Anonymous said...

SCA, Ren Fairs and the like are all a mystery to me - only appearing on my radar within last few months. There are similar things (I think) - in the UK - re-enactment societies like the Sealed Knot.

My impression is that they are bigger, better and more commercialised in the US.

On the other this is just maybe how I personally grew up imagining the US - bigger, better and more commercialised than Europe. When I first actaully went to the US (to K'zoo) in 1998, when I was already over 40, it was a shock to discover that it did not match my futuristic utopian childhood imagination at all - but in many ways had aspects which were rather traditional and peasant-like (outside the big cities anyway). Rather medieval in fact.

Sorry - JJC - this has little to do with your blog - just limbering up for a day's writing. I will go away!

Karl Steel said...

N50: anything Kafkaesque about your first trip to America? It's a regret, perhaps one day to be put to rest, that I've never read his America. Strikes me as something that would be a perfect cap to this discussion of fantasy, history, and the old world.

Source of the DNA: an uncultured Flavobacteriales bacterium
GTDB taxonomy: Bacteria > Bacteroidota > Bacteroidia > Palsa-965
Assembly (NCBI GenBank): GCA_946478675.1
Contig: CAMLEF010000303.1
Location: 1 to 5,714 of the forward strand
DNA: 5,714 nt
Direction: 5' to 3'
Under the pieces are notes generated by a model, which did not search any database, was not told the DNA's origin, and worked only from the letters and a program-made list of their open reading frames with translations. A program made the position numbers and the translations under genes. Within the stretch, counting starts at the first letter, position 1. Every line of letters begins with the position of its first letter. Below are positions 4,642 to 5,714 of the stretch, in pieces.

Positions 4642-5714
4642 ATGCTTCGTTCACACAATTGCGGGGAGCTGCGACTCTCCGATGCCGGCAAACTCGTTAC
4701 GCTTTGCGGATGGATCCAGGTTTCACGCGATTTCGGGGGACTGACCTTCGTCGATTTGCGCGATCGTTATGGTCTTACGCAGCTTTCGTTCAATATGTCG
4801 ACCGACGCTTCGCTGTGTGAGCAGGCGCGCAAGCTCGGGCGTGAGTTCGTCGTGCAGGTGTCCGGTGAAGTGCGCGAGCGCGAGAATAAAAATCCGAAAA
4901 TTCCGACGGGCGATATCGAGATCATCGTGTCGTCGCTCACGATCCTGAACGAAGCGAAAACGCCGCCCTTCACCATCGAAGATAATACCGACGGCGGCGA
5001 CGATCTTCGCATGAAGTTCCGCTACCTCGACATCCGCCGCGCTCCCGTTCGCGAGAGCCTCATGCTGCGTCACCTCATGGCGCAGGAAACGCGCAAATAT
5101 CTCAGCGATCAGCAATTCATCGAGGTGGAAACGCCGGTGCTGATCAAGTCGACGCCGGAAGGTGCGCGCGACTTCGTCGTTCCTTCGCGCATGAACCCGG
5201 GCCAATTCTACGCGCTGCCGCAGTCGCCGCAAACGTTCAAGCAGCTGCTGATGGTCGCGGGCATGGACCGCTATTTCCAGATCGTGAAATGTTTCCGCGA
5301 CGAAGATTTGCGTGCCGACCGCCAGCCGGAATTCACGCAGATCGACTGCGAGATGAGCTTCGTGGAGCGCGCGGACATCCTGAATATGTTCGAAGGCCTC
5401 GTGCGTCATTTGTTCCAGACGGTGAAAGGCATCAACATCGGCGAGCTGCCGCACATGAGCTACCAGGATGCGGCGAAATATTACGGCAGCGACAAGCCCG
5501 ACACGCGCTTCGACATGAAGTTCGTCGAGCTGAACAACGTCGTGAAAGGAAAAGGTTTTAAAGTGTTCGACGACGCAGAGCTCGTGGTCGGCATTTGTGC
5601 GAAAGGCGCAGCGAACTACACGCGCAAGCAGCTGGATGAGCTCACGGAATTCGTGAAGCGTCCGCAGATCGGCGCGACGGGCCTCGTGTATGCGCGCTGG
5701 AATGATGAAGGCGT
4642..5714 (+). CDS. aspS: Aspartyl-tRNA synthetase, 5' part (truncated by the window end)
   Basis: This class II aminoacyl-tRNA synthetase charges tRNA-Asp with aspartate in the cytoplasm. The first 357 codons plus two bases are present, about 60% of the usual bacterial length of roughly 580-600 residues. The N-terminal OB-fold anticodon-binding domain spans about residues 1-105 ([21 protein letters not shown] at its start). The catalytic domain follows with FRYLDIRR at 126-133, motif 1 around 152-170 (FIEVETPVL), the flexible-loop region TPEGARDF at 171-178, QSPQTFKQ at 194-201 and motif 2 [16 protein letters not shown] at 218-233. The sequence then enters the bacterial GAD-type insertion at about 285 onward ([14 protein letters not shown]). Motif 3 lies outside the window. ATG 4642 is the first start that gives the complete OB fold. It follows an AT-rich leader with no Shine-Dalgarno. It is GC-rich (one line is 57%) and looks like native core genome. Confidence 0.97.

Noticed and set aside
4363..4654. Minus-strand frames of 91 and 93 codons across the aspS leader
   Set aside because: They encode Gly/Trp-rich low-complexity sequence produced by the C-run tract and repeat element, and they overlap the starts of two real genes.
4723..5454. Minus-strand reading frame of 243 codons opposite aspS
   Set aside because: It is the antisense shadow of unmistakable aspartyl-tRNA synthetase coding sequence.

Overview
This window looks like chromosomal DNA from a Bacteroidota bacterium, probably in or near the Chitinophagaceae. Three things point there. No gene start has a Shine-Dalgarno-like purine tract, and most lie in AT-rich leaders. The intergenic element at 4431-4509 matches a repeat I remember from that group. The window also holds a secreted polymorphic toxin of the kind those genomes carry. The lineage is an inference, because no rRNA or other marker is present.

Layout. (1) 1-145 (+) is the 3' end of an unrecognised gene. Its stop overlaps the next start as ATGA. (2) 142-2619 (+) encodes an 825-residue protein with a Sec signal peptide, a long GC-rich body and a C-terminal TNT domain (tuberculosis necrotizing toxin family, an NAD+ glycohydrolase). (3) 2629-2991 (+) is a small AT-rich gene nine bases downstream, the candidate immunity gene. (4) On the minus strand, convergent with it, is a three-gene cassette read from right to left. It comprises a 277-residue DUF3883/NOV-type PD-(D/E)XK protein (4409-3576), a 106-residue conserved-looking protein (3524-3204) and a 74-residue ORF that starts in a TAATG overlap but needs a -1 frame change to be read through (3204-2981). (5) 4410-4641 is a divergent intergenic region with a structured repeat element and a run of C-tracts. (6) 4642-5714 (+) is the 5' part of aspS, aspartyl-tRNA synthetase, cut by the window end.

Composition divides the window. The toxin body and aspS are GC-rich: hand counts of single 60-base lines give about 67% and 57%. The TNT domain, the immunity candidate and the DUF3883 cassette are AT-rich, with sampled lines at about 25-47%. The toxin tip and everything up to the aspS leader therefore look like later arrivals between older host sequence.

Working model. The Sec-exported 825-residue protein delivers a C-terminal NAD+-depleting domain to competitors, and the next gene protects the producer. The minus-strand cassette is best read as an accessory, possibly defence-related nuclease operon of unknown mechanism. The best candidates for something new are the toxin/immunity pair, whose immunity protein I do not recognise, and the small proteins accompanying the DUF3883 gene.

I was also a fantasy/LOTR/general role-playing-games nerd. In a big way. As in tens of afternoons at age 15 spent painting lead miniatures and listening to Chopin. But I'm suspicious of this route to being a medievalist for two reasons: a) the Manichaean homogeneous cultures of LOTR (which needs the work on migration and early medieval Europe of say Geary and Goffart); b) the masculinist military fantasies of so much RPG. On the other hand, apart from the problem-solving skills involved in RPGs and the spur to imagining things through language, apart from how much RPGs helped me become an atheist (when I saw how silly the reactionary xians were about the "devil in the dice"), RPGs did offer a place of queer fantasy for bodies to disaggregate and combine. I mention this because one of the friends in my RPG group came out when we were about 16, and I can only imagine that the bizarre worlds he invented, the 'Dream Quest of Unknown Kadath'-style narratives (if they could be called that), had a lot to do with making spaces to become whatever it was that he became.